The White House is defending President Trump’s choice to head the Department of Veterans Affairs, even as questions swirl around the nominee, White House physician Dr. Ronny Jackson.
“Dr. Jackson deserves a fair hearing, and we are not going to write him off in any way before his hearing, and quite frankly neither should members of Congress,” White House spokesman Hogan Gidley told Rachel Martin on NPR’s Morning Edition Wednesday.
Gidley said the FBI background investigation into Jackson “was clean and there are no issues in the background check whatsoever.”
Jackson’s confirmation hearing, originally scheduled for Wednesday, was indefinitely postponed. And even as Trump defended his nominee, he suggested Jackson might prefer to withdraw.
“What do you need it for?” Trump said he told Jackson Tuesday. “I don’t want to put a man through a process like this. It’s too ugly and too disgusting.”
Jackson, a Navy rear admiral who has served as personal physician to both Trump and former President Barack Obama, was already facing tough questions about whether he had the managerial experience to lead the VA.
Then, late last week, complaints surfaced about Jackson drinking on duty during foreign trips, improperly dispensing prescription medication, and overseeing a hostile work environment in the White House medical unit, according to Sen. John Tester, D-Mont., the ranking Democrat on the Senate Committee on Veterans’ Affairs.
The complaints came from more than 20 active duty and retired military personnel who had worked for Jackson, Tester said.
“There’s a lot of smoke there,” Tester told All Things Considered‘s Ari Shapiro about the as-yet-unsubstantiated allegations.
Veterans committee member Sen. Mazie Hirono, D-Hawaii, told Steve Inskeep on Morning Edition Wednesday that “what’s concerning for this committee is the kind of information that has come forward, and we need to find out more about his ability to handle the second-largest agency in the entire government.”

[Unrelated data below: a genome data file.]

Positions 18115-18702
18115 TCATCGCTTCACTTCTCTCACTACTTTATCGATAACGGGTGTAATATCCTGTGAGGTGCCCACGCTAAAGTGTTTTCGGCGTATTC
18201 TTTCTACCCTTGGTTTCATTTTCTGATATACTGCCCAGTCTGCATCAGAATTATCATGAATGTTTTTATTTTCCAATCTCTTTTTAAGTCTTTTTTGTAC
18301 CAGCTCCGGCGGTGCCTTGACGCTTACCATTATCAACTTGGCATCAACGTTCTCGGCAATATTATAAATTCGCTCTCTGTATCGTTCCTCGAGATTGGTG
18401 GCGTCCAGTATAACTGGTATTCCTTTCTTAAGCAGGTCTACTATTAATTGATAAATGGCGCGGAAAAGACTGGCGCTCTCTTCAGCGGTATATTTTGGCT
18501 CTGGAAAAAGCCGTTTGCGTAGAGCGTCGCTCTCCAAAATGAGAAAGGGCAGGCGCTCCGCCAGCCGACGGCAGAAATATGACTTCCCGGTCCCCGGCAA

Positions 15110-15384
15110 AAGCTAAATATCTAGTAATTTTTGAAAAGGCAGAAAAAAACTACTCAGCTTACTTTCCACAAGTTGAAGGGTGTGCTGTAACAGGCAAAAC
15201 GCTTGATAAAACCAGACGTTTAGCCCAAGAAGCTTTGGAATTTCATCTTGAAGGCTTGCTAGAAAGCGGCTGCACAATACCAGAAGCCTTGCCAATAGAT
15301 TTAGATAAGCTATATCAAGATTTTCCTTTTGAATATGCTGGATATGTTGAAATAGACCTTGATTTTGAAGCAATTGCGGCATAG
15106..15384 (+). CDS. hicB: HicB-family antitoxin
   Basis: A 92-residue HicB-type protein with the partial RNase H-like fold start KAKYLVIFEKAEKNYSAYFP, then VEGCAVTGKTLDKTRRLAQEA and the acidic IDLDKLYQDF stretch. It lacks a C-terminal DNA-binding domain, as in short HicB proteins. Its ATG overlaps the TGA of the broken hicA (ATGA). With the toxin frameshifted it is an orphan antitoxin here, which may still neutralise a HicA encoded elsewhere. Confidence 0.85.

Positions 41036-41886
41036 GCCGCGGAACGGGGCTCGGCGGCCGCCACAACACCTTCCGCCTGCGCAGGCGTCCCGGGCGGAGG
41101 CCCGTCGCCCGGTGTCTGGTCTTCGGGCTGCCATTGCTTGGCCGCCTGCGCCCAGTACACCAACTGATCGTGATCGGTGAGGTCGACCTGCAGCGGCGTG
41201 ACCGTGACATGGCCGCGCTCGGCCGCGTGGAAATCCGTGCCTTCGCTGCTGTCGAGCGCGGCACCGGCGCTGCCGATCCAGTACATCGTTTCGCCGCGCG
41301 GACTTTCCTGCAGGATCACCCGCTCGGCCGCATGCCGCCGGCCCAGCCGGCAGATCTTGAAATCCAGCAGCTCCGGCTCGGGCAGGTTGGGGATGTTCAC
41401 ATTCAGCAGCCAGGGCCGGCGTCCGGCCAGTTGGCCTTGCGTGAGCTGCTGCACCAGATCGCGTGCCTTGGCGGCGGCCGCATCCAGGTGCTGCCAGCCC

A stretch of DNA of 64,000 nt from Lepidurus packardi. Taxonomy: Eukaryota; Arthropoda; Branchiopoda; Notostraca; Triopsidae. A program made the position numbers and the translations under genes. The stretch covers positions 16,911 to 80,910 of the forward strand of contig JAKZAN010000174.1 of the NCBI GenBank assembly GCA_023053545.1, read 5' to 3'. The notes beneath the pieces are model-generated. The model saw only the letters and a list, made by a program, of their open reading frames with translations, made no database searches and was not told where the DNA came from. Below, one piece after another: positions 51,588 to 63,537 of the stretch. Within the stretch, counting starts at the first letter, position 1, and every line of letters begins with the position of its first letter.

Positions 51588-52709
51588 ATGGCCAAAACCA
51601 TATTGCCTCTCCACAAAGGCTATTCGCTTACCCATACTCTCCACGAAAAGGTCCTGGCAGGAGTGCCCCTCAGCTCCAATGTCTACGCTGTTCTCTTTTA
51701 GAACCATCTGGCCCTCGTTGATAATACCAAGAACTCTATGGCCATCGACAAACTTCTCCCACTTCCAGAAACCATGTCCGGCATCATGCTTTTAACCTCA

Sen. Jerry Moran, a Kansas Republican on the committee, has said Jackson denied ever having a drink while on duty.
Reporters caught up with Jackson on Capitol Hill Tuesday on his way to Moran’s office. “I was looking forward to the hearing,” Jackson said in video captured by MSNBC. “Kind of disappointed that it’s been postponed, but I’m looking forward to getting it rescheduled and answering everybody’s questions.”
Asked whether he “categorically denied” the allegations against him, he said, “I’m looking forward to the hearings, so we can sit down and I can explain everything to everyone and answer all the senators’ questions.”
Veterans’ Affairs Committee Chairman Johnny Isakson, R-Ga., and Tester sent a letter to Trump on Tuesday requesting additional documentation related to Jackson’s tenure as the president’s doctor and his role leading the White House medical team.
The letter requested information about rumored Pentagon inspector general reports said to detail allegations into Jackson’s conduct.
The White House says Jackson has never been the subject of an Inspector General’s report and pointed to glowing performance reviews he received from both Trump and Obama.
“Ronny’s positive impact cannot be overstated,” Obama wrote in 2015. “He is a tremendous asset to the entire White House team.”
Trump echoed that sentiment last year, writing, “Dr. Jackson is a great doctor + leader — ‘2 star material,’ ” in bold sharpie.
Jackson has served in the medical unit since 2006, caring for three presidents. He specializes in emergency medicine and served with a battlefield surgical unit in Iraq.
An administration official suggested the complaints may be fallout from Jackson’s rivalry with another doctor in the White House Medical Unit dating back to 2012.
The rivalry between Jackson and Dr. Jeffrey Kuhlman prompted a “command climate assessment” of the medical unit that year, which found low morale.
“The staff characterized the working environment as being caught between parents going through a bitter divorce with one parent undermining and talking bad about the other,” according to a report of the findings.
The White House says it was Jackson who requested that assessment and hinted Kuhlman is behind the more recent complaints. Jackson “will certainly not be railroaded by a bitter ex-colleague who was removed from his job,” said a White House statement.
Trump caught many observers off guard when he picked Jackson to replace ousted VA Secretary David Shulkin. Unlike Shulkin, who had managed a large medical organization before joining the VA, Jackson has never overseen more than 75 people.